Last month's Fundamental Rights (Agency FRA) Conference chose "Combating Hate Crime in the EU" as its topic of 2013. It had good cause. A new FRA survey on European anti-Semitism showed that "anti-Semitism is ... shockingly widespread and that Europe has failed to take action to prevent another alarming escalation in levels of hate crimes against the Jews". It also found that "over the past five years, around one in four lesbian, gay, bisexual, trans or intersex people have been attacked or threatened with violence".
Last January, at an informal EU Council in Dublin, the discussion was all about the need to combat intolerance, racism, anti-Semitism, xenophobia and homophobia.
And last month, in Brussels, Alan Shatter made a passionate speech ("Towards a New Rule of Law Mechanism") beginning: "Contemporary Europe needs to reflect carefully on where we are in the second decade of the 21st Century and about the real problems we face. We need to have a real debate with ourselves about the re-emergence of extreme forms of intolerance."
Shatter himself has been a victim of such intolerance at home in Ireland. Last month posters in Limerick read: "Shatter has learned from his homeland how to crucify the little people," and "Jewish influence in our dictatorship has brought Palestinian devastation to Ireland". Back in June the building that was to be the Anglo Irish headquarters in Dublin was defaced with anti-Semitic graffiti which included the slogans "Zionist engineered global financial holocaust" and "Jewish supremacist destruction of indigenous Europeans".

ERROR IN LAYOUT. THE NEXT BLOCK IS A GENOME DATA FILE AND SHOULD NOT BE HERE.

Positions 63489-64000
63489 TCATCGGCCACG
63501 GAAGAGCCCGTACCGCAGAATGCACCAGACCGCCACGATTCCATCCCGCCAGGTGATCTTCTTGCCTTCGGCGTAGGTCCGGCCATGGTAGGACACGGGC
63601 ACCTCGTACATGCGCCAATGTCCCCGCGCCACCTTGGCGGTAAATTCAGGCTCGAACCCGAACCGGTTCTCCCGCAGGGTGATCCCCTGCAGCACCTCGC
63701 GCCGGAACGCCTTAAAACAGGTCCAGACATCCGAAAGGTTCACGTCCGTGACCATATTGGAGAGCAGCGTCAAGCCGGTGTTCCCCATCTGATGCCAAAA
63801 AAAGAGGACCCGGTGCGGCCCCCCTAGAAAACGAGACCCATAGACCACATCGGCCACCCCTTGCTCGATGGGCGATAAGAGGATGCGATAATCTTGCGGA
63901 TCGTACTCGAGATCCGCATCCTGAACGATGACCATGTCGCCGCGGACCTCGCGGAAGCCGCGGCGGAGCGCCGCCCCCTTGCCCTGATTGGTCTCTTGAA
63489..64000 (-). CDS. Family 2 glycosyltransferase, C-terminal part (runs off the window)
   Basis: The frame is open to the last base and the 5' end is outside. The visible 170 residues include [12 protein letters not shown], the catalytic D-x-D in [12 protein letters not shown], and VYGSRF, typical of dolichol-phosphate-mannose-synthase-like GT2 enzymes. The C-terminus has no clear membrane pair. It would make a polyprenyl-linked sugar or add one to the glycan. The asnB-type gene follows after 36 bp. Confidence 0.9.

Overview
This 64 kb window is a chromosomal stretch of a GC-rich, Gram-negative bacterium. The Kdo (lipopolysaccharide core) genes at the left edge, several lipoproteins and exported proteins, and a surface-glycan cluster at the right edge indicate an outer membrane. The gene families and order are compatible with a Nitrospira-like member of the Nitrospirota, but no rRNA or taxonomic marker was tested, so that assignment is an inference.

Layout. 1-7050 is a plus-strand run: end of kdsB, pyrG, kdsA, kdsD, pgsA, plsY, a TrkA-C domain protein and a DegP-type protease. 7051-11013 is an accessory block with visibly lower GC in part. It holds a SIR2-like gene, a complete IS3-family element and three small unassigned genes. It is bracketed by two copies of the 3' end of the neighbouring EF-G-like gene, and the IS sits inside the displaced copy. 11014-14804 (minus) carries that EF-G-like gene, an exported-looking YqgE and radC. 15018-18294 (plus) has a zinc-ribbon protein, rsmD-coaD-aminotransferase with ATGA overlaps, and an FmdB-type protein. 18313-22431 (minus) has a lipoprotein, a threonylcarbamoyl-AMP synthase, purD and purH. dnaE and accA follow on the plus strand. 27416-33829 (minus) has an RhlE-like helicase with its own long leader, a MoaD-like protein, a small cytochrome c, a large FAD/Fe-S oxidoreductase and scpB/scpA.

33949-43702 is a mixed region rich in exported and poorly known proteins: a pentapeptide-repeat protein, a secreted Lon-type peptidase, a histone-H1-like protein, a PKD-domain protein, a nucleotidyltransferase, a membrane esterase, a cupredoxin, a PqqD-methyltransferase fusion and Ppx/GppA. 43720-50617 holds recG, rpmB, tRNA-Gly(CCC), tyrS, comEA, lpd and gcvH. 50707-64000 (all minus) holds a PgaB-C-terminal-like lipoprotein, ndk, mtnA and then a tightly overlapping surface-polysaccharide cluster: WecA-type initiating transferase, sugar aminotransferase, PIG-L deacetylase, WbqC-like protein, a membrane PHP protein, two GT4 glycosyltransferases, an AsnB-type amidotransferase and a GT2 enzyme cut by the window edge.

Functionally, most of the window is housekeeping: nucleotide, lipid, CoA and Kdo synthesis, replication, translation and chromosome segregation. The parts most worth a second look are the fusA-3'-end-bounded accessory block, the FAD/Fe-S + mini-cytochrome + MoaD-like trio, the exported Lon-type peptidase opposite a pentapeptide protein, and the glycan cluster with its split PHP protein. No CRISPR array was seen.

And despite our legalisation of homosexuality -- by European demand in 1993 -- it's still evident that certain elements of society in Ireland still believe that to be gay is to be unnatural. In Galway last week we saw the Legion of Mary get their wrists slapped for disseminating leaflets which read, "I'm a child of God. Don't call me gay," as they appealed to those with same-sex attractions to "move beyond the confines of homosexuality" and develop an "interior life of chastity".